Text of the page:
Zen peaks @ 3.2 GHz, Excavator(GF28HPA) peaks @ 4.4 GHz. Both consume the same TDP. This implies EPI has worsen(same units/4 units) or is the same(more units/6 units).

-> Thrown in 22FDX & all of its optimization.
-> CPUID Fn8000_001A_EAX with bit 2 @ value 1.
-> Addition in the AGLU pipes. (& everything else that can be applied to a complex ALU[EX0/EX1])
-> 32B Loads, 32B Stores
-> Lower Vmin(0.85v to 0.5v/0.9v to 0.55v)
-> Higher Fmax(4.4 GHz to 5 GHz)

...and Zen is dead on arrival.
Edited by Seronx - 8/18/16 at 8:16pm
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post #95 of 233
Quote:
Originally Posted by Seronx View Post

Zen peaks @ 3.2 GHz, Excavator(GF28HPA) peaks @ 4.4 GHz. Both consume the same TDP. This implies EPI has worsen(same units/ 4 units) or is the same(more units/6 units).

Can you imagine if someone were to make comparisons between an ES CPU's clocks and a post production CPU's clocks and make definitive judgements based off of that? Like the person thinks ES clocks should be comparable to those of final CPU clocks, like the 2.5 GHz of Bulldozer ES CPUs. That would be something to see...if someone were to do that. I'm not saying it's you...tho.
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post #96 of 233
Quote:
Originally Posted by Seronx View Post

Zen peaks @ 3.2 GHz, Excavator(GF28HPA) peaks @ 4.4 GHz. Both consume the same TDP. This implies EPI has worsen(same units/4 units) or is the same(more units/6 units).

-> Thrown in 22FDX & all of its optimization.
-> CPUID Fn8000_001A_EAX with bit 2 @ value 1.
-> Addition in the AGLU pipes.
-> 32B Loads, 32B Stores

Lower Voltages(0.85v to 0.5v/0.9v to 0.55v), Higher Frequencies (4.4 GHz to 5 GHz)... and Zen is dead on arrival.
You don't need to make any assumptions. It's laid out right there for you. The chart literally says the energy per cycle is the SAME as excavator. The chart also states the IPC is over 40% higher. If the energy per cycle is the same, and the Instructions per cycle is higher, then by basic elementary school math the energy required per instruction is reduced.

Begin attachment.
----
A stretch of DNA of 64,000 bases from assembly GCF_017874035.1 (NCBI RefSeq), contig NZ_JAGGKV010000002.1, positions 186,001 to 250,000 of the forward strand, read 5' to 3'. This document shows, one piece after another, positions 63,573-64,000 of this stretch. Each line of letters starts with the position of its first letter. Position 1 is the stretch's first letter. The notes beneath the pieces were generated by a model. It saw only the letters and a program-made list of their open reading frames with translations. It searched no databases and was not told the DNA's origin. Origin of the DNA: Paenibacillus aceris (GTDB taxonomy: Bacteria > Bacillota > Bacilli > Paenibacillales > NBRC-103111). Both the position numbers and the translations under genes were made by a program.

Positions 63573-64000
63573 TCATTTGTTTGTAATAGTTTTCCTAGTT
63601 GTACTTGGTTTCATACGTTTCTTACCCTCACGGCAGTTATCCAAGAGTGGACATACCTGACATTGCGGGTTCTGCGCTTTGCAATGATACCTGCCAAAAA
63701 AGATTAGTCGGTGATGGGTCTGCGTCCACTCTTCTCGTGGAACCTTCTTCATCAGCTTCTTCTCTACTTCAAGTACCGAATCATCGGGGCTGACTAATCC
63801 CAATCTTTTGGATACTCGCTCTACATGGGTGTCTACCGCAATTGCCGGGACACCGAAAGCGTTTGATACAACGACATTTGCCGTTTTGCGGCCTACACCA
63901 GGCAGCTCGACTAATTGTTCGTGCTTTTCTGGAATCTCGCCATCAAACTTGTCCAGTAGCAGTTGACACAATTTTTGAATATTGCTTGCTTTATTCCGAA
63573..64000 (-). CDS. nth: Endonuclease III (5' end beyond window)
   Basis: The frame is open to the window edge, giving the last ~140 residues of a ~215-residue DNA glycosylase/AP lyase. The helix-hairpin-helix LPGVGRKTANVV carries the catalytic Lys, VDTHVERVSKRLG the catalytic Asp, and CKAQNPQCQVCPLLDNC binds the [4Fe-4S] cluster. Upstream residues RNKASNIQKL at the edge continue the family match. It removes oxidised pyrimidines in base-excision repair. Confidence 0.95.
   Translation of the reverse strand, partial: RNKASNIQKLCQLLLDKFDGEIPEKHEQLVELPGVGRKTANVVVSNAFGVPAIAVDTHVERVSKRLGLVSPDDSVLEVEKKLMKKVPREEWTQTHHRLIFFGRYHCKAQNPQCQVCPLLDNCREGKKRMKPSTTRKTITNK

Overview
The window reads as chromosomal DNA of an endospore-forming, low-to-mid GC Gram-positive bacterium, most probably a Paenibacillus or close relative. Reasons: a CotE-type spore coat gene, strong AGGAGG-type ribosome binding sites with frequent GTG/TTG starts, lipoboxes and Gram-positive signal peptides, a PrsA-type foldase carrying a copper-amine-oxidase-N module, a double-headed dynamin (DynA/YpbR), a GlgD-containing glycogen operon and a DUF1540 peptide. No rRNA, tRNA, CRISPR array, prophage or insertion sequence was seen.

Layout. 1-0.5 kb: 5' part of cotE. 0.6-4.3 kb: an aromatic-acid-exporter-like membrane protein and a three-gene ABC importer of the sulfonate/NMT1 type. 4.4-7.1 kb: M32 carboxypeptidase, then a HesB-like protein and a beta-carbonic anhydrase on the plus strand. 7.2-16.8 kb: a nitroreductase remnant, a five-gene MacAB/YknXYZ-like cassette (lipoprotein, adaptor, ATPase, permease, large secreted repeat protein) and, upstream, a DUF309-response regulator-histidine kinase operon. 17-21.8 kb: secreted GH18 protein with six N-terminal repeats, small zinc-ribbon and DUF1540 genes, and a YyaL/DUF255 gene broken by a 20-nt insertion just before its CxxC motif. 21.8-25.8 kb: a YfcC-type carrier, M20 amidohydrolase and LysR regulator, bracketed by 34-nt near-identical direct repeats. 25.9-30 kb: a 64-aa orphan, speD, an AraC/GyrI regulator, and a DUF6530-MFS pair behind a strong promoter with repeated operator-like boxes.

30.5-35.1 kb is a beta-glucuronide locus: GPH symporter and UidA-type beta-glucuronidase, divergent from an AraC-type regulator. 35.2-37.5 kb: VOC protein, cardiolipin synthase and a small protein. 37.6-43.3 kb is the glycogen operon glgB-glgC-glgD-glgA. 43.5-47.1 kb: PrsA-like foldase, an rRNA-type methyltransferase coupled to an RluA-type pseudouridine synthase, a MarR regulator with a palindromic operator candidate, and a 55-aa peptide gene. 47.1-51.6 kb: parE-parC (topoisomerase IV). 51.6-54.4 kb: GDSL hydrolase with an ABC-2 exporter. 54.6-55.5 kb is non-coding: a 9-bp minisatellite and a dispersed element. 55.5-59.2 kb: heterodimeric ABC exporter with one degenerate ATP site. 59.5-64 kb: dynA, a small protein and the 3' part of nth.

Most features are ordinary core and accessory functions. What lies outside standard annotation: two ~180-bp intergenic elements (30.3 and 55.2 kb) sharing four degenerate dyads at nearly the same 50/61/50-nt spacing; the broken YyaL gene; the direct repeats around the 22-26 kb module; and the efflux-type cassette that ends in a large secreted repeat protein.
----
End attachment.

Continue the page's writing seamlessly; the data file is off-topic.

There is literally no possible way you can spin it as energy per instruction being the same or worse... and stop pretending that you know what speeds Zen runs at. It's literally laid out right there in front of you. Just give up and admit your wrong, otherwise you're just making yourself look worse. Keep throwing around your meaningless "technical CPU jargon" too - you're not fooling anyone into thinking that you know what you're talking about.
Edited by AmericanLoco - 8/18/16 at 8:17pm
post #97 of 233
Quote:
Originally Posted by one-shot View Post

Can you imagine if someone were to make comparisons between an ES CPU's clocks and a post production CPU's clocks and make definitive judgements based off of that? Like the person thinks ES clocks should be comparable to those of final CPU clocks, like the 2.5 GHz of Bulldozer ES CPUs. That would be something to see...if someone were to do that. I'm not saying it's you...tho.
1D/2D are pre-production SKUs. The 2.8 GHz Bulldozer was a pre-production FX-8150. Pre-production is up for comparison. The only problems with pre-production is idle and stock clocks and not Turbo clocks. These issues do not plague Summit Ridge like they did for Bulldozer.

2D Summit Ridge(4c/8t@3.2 GHz) with RX 480 performs worse than a A10-7890K(4c/4t@4.4 GHz) with RX 480. Which no one really saw, since they were focused on 1D(8c/16t@2.8 GHz). Which means Raven Ridge might actually be worse than Bristol Ridge. It would absolutely get obliterated with a 22FDX SKU. Summit Ridge to Kaveri is being optimistic for Raven Ridge to Bristol Ridge.
Edited by Seronx - 8/18/16 at 8:27pm
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post #98 of 233
I need to buy me some popcorns!

And coffee. Tons of.
\\

This will be a long day of a read, I sense!.

tongue.gif
post #99 of 233
Zen plus LN2 should be interesting.
post #100 of 233
Quote:
Originally Posted by Seronx View Post

Zen peaks @ 3.2 GHz, Excavator(GF28HPA) peaks @ 4.4 GHz. Both consume the same TDP. This implies EPI has worsen(same units/4 units) or is the same(more units/6 units).

-> Thrown in 22FDX & all of its optimization.
-> CPUID Fn8000_001A_EAX with bit 2 @ value 1.
-> Addition in the AGLU pipes. (& everything else that can be applied to a complex ALU[EX0/EX1])
-> 32B Loads, 32B Stores
-> Lower Vmin(0.85v to 0.5v/0.9v to 0.55v)
-> Higher Fmax(4.4 GHz to 5 GHz)

...and Zen is dead on arrival.

Wrong. That's energy per cycle not energy per instruction. IPC is Instructions Per Cycle, so 40% more instructions per cycle at the same draw of power which means that the efficiency gain is greater than 40% while operating at the same power draw and so in order to match power draw you'd have overclock the Zen processor to match it.

40% improvement over excavator is different. It really depends how AMD desires to calculate it's accurately either 40% by the Zen's clock or by FX's clock. Either way if it's Zen's a 2.0ghz is as fast as a 2.8ghz excavator. So 2.8ghz Zen is the same power draw as 2.8ghz excavator, it's performance is equal to a 3.92ghz excavator.

Now imagine that in a laptop! smile.gif